SATURDAY 22 SEPT 2012 Great new attractions! JUNIOR PET PARADE starts 11.30am, registration from 10.30-11.15am; DON BURKE presents a gardening demonstration and Q&A session following the Pet Parade; LOOKING GLASS THEATRE: free fun for the kids – crafts and story-telling with a “make and do” theme; and the popular THOR PHILLIPS BAND (Country Bluegrass). PLUS all the old favourites: ★ PUPPET THEATRE ★ PIG RACING ★ MAGICIAN ★ ROVING ENTERTAINERS ★ REPTILE DISPLAY ★ ANIMAL NURSERY ★ FUN RIDES ★ TRADE & PAVILION DISPLAYS ★ FOOD & LICENSED BAR SHOW JUMPING – 8.30am OFFICIAL OPENING – 2pm GRAND FINALE – 7.15pm SATURDAY NIGHT: huge FIREWORKS display follows an interactive demonstration at 6.30pm. ADMISSION $25 family / $10 adult / $5 child or concession (Family admission covers 2 adults and up to 4 children under 14 years)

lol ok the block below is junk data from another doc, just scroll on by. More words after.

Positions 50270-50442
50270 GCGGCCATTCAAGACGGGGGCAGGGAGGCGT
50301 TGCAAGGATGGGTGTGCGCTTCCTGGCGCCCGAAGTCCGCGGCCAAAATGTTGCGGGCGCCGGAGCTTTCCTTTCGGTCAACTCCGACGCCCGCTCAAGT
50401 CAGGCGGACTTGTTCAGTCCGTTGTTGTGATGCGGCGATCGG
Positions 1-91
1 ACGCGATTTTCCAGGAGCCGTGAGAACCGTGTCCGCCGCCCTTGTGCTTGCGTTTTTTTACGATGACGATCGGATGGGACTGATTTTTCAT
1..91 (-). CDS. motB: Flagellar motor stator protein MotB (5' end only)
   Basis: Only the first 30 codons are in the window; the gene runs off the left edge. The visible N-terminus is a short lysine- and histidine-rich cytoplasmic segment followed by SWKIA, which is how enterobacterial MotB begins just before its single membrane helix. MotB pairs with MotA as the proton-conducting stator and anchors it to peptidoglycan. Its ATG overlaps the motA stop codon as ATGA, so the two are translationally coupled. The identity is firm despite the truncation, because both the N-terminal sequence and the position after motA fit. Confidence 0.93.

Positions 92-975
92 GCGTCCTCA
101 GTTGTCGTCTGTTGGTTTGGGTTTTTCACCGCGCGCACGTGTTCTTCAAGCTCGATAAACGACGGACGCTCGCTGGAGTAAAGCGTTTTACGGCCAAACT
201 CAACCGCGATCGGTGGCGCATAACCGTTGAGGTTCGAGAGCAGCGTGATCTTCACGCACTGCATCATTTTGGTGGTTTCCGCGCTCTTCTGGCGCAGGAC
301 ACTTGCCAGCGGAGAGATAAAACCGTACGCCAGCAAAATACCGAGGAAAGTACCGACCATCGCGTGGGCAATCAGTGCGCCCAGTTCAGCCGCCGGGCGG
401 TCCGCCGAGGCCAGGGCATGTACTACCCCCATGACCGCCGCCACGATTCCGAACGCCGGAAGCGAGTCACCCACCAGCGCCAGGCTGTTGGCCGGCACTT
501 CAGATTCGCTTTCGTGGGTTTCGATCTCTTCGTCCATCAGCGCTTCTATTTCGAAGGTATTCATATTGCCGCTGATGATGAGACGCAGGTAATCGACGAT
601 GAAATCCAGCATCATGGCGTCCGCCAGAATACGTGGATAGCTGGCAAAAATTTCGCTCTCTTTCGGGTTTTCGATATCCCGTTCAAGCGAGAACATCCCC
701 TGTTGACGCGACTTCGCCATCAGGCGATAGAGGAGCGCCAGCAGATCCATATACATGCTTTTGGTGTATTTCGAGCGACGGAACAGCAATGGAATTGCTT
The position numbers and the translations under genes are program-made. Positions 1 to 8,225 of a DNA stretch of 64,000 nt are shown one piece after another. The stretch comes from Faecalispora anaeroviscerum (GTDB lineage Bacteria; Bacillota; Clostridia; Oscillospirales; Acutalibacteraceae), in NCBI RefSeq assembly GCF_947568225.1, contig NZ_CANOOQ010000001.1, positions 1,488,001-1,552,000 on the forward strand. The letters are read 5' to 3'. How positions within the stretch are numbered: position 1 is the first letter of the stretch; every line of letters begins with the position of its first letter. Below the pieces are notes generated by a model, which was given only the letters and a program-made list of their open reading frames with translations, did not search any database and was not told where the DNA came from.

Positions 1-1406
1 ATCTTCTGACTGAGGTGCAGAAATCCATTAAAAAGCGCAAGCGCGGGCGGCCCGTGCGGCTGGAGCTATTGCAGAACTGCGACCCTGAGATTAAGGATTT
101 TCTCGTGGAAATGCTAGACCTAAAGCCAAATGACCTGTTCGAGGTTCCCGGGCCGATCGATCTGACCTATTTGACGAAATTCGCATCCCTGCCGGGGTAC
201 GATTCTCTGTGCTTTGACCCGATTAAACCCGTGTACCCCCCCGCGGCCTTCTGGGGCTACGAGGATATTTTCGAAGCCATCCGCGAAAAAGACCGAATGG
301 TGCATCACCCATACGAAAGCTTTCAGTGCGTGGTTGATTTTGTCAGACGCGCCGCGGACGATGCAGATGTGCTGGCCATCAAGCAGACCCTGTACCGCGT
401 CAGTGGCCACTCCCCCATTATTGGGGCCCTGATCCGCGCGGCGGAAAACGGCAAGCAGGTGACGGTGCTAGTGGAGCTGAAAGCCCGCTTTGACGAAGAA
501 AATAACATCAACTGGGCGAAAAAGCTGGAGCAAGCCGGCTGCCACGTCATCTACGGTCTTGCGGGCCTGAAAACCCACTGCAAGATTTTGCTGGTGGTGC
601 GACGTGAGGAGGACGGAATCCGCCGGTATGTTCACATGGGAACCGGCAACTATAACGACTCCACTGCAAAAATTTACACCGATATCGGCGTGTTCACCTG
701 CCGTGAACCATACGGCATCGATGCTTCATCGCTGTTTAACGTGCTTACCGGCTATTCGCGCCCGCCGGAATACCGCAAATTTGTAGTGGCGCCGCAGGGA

Councillor’s Comment